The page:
Protesters Outnumber Students At Education Secretary DeVos' Kansas City Stop
At Kansas City Academy on Friday, U.S. Secretary of Education Betsy DeVos made veggie burgers in culinary class and a clay pot in ceramics, but she didn’t explain how a private liberal arts school known for its progressive values landed on her radar.
“Why did we choose to come here?” said DeVos, echoing a question many in Kansas City have asked this week. “Well, because I’ve been visiting schools this week that are doing things differently, creatively, innovatively to help students find a good fit for them.”
DeVos is on a “Rethink Schools” tour of the Midwest this week. She visited Johnson County Community College in Overland Park, Kansas, on Thursday, and she’s scheduled to make three stops in Indiana before heading back to Washington, D.C.
“It’s our desire to make sure states and communities have flexibility in trying new things and doing things educationally for their students. While I will be able to highlight some of the great things I’ve seen and learned on this trip, it’s safe to say we will not propose a policy or a law that would require schools to do some of the things you’ve done here,” DeVos said.
A handful of KCA’s 76 full-time students joined about 150 protesters outside the school, but not sophomore Emma Sayler.
Instead, she wore a “Nevertheless, she persisted shirt,” a catchphrase that’s been associated with the feminist movement since Republicans voted to silence U.S. Sen. Elizabeth Warren during confirmation hearings in February.
“I didn’t want to rally outside, but I didn’t want to be completely civil,” said Sayler, one of ten students who attended a question and answer session with DeVos, “so I went somewhere in between.”
Sayler says the spotlight on her school this past week has been “insane.” She’s thrilled that KCA has been portrayed in media reports as a safe haven for LGBTQ students, but she wants people to know that’s not the only great thing about her school.
“For example, there are programs to help kids with special needs, which I think is a wonderful thing that some schools might not have great programs for,” Sayler said.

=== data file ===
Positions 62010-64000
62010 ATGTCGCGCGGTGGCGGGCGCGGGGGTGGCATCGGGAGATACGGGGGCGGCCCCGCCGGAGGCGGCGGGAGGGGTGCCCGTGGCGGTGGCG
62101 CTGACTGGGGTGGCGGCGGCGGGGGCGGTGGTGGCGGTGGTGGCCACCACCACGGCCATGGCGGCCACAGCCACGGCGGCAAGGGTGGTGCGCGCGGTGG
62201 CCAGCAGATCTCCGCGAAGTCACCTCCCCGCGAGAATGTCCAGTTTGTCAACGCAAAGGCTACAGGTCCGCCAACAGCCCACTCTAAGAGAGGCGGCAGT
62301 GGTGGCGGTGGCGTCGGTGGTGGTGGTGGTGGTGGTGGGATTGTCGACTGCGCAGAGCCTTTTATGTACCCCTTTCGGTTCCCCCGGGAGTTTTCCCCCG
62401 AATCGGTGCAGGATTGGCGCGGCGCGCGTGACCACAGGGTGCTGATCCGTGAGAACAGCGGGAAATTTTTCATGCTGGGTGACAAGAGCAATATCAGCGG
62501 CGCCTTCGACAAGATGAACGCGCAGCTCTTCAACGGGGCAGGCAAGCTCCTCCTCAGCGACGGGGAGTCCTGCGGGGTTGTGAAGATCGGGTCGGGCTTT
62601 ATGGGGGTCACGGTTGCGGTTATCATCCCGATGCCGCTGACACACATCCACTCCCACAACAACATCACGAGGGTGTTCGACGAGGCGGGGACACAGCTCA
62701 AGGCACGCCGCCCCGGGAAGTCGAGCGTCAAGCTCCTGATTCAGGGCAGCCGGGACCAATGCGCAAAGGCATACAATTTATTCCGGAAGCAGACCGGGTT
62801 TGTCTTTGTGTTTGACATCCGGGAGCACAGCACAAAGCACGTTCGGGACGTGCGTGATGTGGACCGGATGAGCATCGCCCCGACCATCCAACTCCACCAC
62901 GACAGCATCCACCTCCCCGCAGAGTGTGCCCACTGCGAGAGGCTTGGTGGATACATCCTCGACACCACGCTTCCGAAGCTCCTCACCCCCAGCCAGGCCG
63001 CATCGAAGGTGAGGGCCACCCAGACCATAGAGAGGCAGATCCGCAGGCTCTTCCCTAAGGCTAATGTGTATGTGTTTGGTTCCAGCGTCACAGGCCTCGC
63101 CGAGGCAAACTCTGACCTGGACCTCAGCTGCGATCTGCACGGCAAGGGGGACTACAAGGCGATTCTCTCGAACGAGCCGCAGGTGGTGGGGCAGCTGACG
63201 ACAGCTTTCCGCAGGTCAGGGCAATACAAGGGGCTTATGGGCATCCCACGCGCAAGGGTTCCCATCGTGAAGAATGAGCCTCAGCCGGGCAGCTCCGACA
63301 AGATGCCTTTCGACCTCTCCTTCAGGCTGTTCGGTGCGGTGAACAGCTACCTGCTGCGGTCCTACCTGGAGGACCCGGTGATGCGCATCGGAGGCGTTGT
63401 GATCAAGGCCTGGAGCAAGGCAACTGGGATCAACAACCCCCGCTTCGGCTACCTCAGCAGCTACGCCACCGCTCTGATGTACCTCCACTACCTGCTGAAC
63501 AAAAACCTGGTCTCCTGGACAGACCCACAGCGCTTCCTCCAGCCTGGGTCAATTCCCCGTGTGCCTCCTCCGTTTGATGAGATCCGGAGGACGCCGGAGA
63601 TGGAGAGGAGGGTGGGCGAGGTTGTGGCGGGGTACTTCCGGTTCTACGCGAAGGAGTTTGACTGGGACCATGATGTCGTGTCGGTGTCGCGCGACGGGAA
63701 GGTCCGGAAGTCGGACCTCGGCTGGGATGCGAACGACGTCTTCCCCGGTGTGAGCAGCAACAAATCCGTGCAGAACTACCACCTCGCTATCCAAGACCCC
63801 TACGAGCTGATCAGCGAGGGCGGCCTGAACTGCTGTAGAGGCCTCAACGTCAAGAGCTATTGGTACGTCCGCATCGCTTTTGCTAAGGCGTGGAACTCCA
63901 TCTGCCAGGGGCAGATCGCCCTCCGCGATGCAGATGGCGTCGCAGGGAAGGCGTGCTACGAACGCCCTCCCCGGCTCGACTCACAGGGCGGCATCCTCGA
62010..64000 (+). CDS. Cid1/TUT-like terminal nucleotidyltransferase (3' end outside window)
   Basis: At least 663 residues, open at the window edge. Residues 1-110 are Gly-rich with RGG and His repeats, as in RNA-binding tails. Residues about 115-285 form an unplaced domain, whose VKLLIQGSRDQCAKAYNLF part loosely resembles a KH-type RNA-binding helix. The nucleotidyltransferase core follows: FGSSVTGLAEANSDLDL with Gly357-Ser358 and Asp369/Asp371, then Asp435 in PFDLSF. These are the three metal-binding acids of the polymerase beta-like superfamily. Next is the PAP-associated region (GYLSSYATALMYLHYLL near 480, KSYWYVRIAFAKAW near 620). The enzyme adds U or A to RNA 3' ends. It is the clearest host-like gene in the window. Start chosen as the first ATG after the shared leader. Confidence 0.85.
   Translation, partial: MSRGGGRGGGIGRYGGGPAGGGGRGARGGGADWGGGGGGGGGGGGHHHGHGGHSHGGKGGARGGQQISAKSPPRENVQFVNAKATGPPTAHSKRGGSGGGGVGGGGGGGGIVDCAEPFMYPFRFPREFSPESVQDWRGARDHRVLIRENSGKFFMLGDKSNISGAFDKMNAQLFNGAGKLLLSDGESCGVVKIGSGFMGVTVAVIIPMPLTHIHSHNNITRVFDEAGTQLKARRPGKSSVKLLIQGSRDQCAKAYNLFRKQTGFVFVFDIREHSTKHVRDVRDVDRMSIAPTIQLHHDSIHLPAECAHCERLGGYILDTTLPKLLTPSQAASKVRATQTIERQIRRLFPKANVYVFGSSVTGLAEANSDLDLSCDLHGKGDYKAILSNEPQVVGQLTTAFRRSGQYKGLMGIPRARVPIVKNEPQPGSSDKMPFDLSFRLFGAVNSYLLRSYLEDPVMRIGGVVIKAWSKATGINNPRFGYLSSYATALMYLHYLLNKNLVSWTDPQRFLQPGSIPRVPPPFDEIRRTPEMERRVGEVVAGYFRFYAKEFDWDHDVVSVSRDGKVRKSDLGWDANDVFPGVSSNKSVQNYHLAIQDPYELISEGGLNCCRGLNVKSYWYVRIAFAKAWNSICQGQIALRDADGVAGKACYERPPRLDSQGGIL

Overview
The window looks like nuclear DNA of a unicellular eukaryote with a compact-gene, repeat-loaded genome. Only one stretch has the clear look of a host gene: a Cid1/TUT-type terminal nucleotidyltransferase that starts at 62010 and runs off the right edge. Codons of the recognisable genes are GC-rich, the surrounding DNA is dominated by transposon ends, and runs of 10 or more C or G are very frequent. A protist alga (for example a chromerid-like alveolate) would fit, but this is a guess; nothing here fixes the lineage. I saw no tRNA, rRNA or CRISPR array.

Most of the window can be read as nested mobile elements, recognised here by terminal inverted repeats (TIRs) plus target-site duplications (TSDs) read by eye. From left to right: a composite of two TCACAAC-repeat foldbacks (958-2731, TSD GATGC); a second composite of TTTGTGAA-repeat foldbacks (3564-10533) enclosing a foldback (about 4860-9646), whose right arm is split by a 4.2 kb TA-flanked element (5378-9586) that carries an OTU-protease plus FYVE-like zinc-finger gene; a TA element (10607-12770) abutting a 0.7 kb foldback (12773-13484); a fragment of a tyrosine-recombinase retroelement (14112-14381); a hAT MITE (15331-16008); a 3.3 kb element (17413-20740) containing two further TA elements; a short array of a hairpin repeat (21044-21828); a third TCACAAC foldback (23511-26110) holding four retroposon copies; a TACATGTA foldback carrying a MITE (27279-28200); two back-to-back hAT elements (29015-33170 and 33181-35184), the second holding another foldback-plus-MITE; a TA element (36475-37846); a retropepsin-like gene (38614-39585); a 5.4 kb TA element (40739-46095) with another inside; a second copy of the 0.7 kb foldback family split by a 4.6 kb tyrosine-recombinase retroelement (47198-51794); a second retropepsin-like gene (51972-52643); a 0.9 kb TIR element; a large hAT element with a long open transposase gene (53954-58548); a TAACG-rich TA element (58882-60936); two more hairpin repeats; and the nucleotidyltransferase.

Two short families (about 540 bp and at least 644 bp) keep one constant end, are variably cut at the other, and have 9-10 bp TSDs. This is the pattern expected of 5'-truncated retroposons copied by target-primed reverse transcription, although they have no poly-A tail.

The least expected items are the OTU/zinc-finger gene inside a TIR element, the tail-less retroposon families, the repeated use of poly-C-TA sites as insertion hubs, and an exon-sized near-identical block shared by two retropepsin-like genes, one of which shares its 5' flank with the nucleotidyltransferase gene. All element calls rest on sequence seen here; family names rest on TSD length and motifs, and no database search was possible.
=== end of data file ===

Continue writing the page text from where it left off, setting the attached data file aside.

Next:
Oh, she adds as an afterthought, and the food’s pretty good, too.
It’s the food – specifically, the farm-to-table culinary arts program that feeds students lunch each day – that may have attracted the education department’s attention.
“How do you feel about a hairnet?” Chef Mark Zukaitis teased as DeVos entered the school kitchen.
Zukaitis showed DeVos how to form veggie burgers from leftover rice and beans.
Down the hall in ceramics, student Spencer Weis did the teaching, explaining how to make a bowl.
“Lift both of your thumbs,” Weis instructed, “sort of at this angle, push down on the center, then slowly pull your thumbs apart and rotate it as you’re doing it.”
“Is this called a pinch pot?” DeVos asked.
DeVos took questions from KCA students, but not the media. She said although she enjoyed her visit, her tight schedule probably wouldn’t permit her to come back.
Outside, protesters were starting to disperse.
Megan Ennis, a recent graduate of KCA, carried a fluorescent sign that proclaimed, “PROTECT THE VICTIM, NOT THE RAPIST.” DeVos, a proponent of school vouchers and education choice, has clashed with progressives over everything from Title IX protections to transgender rights.
“I’m really surprised she chose this private school out of any private schools in the area,” Ennis said. “This private school is completely against pretty much everything she goes for.”
Elle Moxley covers Missouri schools and politics for KCUR. You can reach her on Twitter @ellemoxley.